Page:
Violation of MCI norms: Supreme Court Imposes Rs 5 Crore Fine on Saraswati Medical College
New Delhi: Observing intentional violation on part of the medical college towards the norms laid by the erstwhile Medical Council of India, MCI (now NMC), the Supreme Court has slapped a fine of Rs 5 crore on the Saraswati Education Charitable Trust for admitting 132 MBBS students without seeking a nod from the Director General Medical Education (UP DGME).In addition, the apex court...
New Delhi: Observing intentional violation on part of the medical college towards the norms laid by the erstwhile Medical Council of India, MCI (now NMC), the Supreme Court has slapped a fine of Rs 5 crore on the Saraswati Education Charitable Trust for admitting 132 MBBS students without seeking a nod from the Director General Medical Education (UP DGME).
In addition, the apex court granted admission to 71 MBBS students in the second year in 2017-18 while allowing 132 students to complete the MBBS course on the condition that they will do community service for two years after becoming doctors.
The SC bench headed by Justice L Nageswara Rao and also comprising Justices S Ravindra Bhat, passed the order after going through the writ petition filed by Saraswati Educational Charitable Trust challenging the MCI notice directing the Saraswati Medical College to discharge 132 out of 150 students admitted in the first year MBBS course for the academic year 2017-2018.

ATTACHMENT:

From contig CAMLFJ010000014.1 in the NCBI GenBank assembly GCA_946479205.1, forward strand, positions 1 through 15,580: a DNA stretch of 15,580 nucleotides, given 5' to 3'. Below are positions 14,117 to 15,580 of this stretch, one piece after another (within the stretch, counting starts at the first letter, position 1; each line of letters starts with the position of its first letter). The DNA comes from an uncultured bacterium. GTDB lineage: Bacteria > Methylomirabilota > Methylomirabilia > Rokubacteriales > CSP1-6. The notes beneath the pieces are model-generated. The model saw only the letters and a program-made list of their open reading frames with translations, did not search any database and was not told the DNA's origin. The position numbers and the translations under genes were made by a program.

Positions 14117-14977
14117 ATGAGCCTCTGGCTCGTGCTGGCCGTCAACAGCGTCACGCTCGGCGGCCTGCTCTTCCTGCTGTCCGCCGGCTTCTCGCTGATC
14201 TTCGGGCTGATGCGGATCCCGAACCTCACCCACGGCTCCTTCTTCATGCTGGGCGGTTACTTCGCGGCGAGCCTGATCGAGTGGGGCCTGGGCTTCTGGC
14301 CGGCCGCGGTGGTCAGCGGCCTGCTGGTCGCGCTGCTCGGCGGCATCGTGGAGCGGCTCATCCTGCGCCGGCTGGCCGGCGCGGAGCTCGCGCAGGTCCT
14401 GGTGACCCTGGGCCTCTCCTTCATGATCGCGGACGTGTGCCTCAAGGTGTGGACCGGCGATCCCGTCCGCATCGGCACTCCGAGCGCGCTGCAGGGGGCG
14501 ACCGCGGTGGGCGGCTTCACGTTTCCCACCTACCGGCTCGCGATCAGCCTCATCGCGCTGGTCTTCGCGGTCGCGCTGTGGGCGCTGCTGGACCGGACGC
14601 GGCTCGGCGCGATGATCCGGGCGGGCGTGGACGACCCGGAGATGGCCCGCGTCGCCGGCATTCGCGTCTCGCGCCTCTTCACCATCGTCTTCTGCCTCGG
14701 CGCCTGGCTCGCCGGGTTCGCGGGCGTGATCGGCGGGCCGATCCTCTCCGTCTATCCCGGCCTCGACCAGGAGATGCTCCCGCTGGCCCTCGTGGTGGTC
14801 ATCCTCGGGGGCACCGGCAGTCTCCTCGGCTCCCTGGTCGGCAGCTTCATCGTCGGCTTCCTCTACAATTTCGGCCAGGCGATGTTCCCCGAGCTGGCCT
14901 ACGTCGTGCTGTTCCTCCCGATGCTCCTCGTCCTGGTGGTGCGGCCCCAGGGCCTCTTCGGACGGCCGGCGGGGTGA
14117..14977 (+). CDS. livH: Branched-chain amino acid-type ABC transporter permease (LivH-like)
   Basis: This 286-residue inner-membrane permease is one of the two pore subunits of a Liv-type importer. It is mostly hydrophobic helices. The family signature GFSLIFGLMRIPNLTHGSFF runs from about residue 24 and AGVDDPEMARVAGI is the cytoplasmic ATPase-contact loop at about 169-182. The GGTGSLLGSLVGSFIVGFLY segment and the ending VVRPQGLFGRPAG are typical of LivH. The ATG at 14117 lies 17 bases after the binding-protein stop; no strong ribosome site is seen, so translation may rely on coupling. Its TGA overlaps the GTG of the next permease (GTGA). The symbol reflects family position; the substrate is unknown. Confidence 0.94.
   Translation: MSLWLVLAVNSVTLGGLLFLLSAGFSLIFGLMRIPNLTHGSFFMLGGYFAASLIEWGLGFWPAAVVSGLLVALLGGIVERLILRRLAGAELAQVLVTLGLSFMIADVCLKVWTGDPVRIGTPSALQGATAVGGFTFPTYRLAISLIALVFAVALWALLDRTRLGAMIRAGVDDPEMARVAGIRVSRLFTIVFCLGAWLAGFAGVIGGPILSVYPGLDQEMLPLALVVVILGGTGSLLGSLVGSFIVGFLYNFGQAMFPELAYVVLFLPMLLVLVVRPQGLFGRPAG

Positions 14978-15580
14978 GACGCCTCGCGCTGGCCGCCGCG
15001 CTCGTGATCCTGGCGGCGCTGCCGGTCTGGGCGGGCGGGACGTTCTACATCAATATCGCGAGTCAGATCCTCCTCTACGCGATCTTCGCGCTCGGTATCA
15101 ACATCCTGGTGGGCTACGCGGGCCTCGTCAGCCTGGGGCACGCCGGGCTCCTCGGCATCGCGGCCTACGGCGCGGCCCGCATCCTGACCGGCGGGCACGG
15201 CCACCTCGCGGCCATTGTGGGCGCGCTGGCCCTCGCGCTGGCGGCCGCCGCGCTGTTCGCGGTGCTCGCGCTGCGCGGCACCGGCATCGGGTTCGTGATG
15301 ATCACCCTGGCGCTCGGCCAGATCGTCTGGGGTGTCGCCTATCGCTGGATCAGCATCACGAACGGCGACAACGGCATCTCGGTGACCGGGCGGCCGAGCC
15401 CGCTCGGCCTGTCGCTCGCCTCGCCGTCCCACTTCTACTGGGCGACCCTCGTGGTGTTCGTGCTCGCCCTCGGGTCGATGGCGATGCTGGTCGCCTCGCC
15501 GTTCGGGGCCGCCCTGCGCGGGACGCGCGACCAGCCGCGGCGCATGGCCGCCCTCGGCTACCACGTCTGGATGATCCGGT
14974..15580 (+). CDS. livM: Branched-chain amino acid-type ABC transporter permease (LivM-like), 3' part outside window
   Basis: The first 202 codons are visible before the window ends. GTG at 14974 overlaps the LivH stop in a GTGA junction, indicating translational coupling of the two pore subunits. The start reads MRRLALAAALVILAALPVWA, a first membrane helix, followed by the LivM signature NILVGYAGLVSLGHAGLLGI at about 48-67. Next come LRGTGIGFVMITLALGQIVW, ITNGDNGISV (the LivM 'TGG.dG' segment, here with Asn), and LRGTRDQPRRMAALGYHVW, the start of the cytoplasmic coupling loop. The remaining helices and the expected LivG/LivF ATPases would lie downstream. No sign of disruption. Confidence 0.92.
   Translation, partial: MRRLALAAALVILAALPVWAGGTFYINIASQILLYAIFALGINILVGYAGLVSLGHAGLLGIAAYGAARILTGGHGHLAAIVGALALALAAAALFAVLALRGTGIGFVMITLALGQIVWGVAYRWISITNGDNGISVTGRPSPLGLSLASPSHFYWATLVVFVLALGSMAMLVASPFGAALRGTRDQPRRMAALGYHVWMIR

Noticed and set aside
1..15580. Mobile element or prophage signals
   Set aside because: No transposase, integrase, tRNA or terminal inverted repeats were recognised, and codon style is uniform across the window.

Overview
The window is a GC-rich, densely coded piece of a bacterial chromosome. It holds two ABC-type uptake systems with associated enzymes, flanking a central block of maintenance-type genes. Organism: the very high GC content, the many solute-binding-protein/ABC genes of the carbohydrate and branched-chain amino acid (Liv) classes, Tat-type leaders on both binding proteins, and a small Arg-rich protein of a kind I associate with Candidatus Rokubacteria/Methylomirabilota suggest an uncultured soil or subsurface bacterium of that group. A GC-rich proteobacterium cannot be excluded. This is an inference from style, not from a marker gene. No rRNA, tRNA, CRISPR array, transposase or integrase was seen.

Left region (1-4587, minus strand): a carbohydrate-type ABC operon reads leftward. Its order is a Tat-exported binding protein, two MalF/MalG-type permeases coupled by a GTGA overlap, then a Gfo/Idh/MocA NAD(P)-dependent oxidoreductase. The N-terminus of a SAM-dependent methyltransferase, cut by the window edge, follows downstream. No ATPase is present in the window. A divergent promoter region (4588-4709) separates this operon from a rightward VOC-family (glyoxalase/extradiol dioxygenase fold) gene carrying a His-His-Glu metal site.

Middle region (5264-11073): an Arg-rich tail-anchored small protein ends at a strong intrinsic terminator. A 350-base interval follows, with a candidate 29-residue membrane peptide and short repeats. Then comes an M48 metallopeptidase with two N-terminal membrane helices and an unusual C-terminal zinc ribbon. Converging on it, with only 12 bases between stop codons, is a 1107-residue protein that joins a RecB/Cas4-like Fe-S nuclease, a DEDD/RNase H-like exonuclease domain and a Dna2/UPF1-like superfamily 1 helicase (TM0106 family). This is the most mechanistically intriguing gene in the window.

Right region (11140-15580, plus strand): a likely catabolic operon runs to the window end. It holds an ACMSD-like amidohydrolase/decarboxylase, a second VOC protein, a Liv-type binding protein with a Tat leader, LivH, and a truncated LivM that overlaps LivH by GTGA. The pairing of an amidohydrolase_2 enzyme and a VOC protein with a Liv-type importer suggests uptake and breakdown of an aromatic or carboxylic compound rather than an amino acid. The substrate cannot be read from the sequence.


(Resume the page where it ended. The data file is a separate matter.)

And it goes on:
Consequent to this notice, a petition was filed by 71 students who have been admitted in first year MBBS course for the academic year 2017-2018 in Saraswati Medical College to permit them to continue with their studies and to direct the Registrar, Uttar Pradesh Medical Council to declare their results of the first year MBBS course
Saraswati Medical College was established by Saraswati Educational Charitable Trust in the year 2016. The College applied for a grant of renewal of permission for admission of 150 students for the academic year 2017-2018. An inspection was conducted in November 2016 followed by a second surprise inspection by the assessing team on 21st and 22nd November 2016. Renewal of permission was not granted by an order dated 10th August 2017 which was challenged by the petitioner.
The SC by its judgment dated 1st September 2017 directed the authorities including MCI to permit the College to take part in the counselling process for the year 2017-2018. 735 students applied/registered within the time schedule for admission to 150 students in the College. DGME forwarded a list of 150 students on the basis of their merit amongst 735 students. Only 9 out of 150 students reported and completed their admission formalities according to the College.
It was submitted that without waiting for a response from DGME, the College issued an urgent notice informing all the 735 candidates who opted for admission pursuant to the DGME notice to avail the opportunity of admission in the College. It was stated in the said notice that admissions will be made in the order of merit from amongst 735 students and the admissions would be completed by 11:59 p.m. on 5th September, 2017. In the meanwhile, 9 more students from the original list of 150 students sent by the DGME were admitted by the College. The College filled up 132 seats.